I LOVE talking about blocks, studying blocks, and playing with them in Photoshop... I am always on a quest for great blocks and trying to figure out what makes them so great ... So I started this companion blog that will be devoted to this quest. But also check out my regular blog at http://olderrose.blogspot.com
Saturday, August 20, 2011
Deb's Block - My Two Cents!!!
I love Deb... not only because she does extraordinary needlework but also because she follows this blog and comments often... (and we all love comments!) Recently I visited her blog and she had posted this block and asked for suggestions... You know me I ALWAYS have a suggestion and I will tell you about it but first let's block talk about what is so great about this block..
The thing that I felt most compelling was the repetitive elements in the stitching..... a long loopy cadence... This ! ! ! ! ! ! ! ! ! throughout the block actually gives the block rhythm.. Can you feel it...? I'm sure she didn't set out to do this intentionally but it happens in some stitchers' work and it is a mark of their style. The stitches are different but the unifying characteristic is the length.. I also mentioned this recently in someone else's block. If you are aware of it you can almost feel the beat..
The next thing I want you to notice are the fans... same shape - completely different.. That arc element is even echoed (repeated) in the top of the heart. As I say often it is this echoing of shape, color, or other elements that bring harmony to a block... This IS something that you can do intentionally as you work on a project.. It can be subtle but should be there in your work and something to strive for...
I know I sound like a broken record but the one thing I learned from teaching primary grades is that if you repeat an idea often enough it starts to sink in...
Finally there is this patch with the all-over treatment which I refer to as "surface texture" It has an entirely different purpose than a motif. A motif is a focal point and draws your eye... It says "look at me!" Surface texture not only enhances the "encrusted" quality of a work, it give the eye a place to rest... It fills a space quietly and elegantly. I love the way she let the pattern ease over to the adjoining patches... a very nice touch.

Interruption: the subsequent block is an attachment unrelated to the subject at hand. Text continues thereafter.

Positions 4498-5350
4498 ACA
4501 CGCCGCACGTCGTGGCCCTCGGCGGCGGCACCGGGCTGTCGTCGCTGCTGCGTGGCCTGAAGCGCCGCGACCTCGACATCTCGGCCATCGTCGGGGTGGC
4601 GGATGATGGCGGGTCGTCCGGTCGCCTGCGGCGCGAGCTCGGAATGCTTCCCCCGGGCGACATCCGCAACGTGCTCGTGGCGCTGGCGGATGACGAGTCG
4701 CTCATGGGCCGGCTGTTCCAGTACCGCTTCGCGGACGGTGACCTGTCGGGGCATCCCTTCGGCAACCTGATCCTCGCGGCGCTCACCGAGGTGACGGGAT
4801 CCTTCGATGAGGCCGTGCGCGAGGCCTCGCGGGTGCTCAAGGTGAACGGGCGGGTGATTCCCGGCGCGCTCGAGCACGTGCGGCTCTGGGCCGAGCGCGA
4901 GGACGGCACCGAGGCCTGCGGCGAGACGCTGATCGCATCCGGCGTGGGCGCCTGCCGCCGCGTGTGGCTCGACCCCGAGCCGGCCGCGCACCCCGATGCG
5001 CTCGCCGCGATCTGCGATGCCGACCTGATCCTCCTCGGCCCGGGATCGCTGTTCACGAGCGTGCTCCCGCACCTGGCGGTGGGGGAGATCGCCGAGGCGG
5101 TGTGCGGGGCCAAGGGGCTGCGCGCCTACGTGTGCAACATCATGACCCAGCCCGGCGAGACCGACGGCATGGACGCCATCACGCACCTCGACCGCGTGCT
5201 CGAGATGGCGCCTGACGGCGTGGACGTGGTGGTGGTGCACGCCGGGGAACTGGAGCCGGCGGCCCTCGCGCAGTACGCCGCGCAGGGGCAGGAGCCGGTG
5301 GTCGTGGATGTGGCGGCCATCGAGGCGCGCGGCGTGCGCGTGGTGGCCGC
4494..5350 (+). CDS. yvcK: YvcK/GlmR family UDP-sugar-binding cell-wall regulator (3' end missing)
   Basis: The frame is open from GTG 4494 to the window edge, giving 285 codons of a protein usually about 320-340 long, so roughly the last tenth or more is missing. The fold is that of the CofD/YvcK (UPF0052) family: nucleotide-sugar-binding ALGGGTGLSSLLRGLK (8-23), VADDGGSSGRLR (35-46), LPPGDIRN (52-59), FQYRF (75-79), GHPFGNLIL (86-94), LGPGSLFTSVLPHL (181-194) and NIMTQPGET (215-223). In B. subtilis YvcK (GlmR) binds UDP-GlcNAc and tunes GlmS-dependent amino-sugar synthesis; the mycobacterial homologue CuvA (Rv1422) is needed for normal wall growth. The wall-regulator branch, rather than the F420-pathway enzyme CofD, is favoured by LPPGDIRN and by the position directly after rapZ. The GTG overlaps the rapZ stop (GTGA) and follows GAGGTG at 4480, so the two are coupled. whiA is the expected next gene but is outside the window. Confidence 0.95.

Here are three other examples.. The top one was done by Manya of Romania and if you do not follow her blog, you should because she is an extremely talented needle person.
The next one is by Lisa Boni whose work I praise often. This is from a work she is finishing up now and has been long in the works..
And it doesn't always have to be monochromatic.. The bottom is from a small corner of a block I worked on.. This block had some pretty dramatic things going on as focal points and this bit of needlework quietly filled this corner. Usually, but not always, surface texture is vine-like in nature because it is easy to fill space this way. I'm collecting examples as I go along and will devote an entire post one day to surface texture... You can watch for it and send me examples when you see them...
Now remember the picture of Deb's block at the beginning... When I looked at it I felt the poor little butterfly far right was lost and lonely... I would have liked to have seen more to the left of the heart in that space left. The heart touches two other seams and leaves that space.... a perfect place to add a few butterflies for some "action" I also felt that seam by the butterfly could be extended to balance the one of the left of the heart.
So with the magic of photoshop I sent this to her.... On the whole these suggestions were very minor and quite irrelevant....
but she did add to the seam on the right and added another butterfly and a darling little beetle to appease me..
Thanks Deb for letting me use your block on "Block Talk" and that's